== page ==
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The construction of the Millennium Science Complex was planned to be a two phase schedule, with the first phase being site preparation, earthwork, piles, shoring, concrete foundations, underground utilities, and backfill.  The second phase consisted of steel erection, superstructure concrete, roof, precast, building tight enclosure, interiors, MEP, and drywall.  Initial site logistics plans for both phase one and two can be seen below.



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However, as often happens with construction projects, the plans have been revised to further increase efficiency at the site.  The current, revised site logistics plan is shown below.

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Another major issue facing the construction team was how to bring materials and equipment into the site.  Because the site is located in the middle of the Penn State University campus, available space is at a premium.  The site did not offer much space for material storage, so materials were typically scheduled to be brought in the day it was required.  It was required that trucks were not to be driven through campus, so it was planned that the trucks would be brought in from University Avenue onto Hastings Road, which connects to Bigler Road and the construction site.  This path can be seen in the map below.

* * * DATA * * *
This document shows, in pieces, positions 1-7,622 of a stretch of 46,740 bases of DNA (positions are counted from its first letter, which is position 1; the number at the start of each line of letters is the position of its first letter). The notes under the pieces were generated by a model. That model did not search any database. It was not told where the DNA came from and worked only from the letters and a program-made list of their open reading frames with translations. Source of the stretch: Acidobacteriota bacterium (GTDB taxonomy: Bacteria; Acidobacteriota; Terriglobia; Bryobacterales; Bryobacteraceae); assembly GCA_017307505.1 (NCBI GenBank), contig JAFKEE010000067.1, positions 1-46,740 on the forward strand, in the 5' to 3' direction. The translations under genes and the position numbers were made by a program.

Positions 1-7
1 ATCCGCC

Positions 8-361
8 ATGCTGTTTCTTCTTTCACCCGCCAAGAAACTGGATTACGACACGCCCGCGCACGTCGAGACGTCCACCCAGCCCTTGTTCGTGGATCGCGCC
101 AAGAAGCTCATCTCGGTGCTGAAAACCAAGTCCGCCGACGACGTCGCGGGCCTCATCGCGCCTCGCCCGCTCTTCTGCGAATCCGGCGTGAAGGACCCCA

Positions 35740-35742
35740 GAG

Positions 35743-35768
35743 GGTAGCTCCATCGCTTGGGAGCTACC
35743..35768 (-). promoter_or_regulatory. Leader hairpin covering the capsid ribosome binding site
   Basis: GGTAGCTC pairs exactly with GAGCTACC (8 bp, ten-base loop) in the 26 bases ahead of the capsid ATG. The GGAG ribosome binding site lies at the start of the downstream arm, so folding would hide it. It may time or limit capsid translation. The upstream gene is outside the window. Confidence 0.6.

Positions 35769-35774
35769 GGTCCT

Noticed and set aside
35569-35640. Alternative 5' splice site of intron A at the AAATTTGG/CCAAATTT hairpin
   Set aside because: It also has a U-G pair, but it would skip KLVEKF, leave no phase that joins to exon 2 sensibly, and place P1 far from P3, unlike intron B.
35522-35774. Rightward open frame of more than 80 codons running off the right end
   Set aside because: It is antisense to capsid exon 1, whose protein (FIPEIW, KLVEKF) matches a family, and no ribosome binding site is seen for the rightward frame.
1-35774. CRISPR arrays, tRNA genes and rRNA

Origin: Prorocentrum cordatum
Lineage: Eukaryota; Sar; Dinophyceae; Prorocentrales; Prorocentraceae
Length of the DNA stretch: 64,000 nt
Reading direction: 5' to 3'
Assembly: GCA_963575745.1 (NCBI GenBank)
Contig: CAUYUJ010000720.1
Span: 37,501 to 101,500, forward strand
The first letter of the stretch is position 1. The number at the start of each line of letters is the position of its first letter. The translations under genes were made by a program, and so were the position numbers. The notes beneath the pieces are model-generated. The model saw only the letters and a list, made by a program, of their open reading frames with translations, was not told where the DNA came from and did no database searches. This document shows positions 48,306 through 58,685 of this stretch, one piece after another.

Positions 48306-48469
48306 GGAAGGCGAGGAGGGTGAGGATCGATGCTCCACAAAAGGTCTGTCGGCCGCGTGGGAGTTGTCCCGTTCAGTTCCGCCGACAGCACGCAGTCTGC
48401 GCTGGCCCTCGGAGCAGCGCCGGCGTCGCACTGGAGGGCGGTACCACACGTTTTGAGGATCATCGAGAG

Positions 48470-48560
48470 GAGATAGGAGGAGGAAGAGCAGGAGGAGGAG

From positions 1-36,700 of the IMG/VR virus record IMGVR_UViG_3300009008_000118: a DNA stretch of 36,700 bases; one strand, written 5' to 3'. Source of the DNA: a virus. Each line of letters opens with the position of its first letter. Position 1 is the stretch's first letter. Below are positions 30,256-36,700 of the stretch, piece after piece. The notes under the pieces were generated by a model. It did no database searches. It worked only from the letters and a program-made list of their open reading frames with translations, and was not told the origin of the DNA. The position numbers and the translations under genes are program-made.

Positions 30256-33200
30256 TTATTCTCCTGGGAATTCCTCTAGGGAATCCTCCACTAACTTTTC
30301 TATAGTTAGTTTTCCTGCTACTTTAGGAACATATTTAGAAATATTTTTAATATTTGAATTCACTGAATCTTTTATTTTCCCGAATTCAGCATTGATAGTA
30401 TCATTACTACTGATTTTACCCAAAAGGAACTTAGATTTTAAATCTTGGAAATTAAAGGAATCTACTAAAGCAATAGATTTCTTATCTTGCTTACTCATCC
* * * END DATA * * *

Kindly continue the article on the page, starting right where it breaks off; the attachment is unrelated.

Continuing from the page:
.: Electrical

Power Distribution
The electrical system for the Millennium Science Complex is a 12.47kV service feeding a set of dual 4000A, 480Y/277V switchgears (main-tie-main) through two pad mounted transformers.  Distribution begins with 480Y/277V for lighting and other systems, then stepped down at further locations to 208Y/120V for receptacle and equipment power.  Emergency power is fed from two separate switchgears which feed multiple ATS's with both normal and emergency power.  To limit the EMF from interfering with sensitive equipment, electrical closets are encased with aluminum shielding and in certain areas rigid conduit is used in place of standard conduit.

Lighting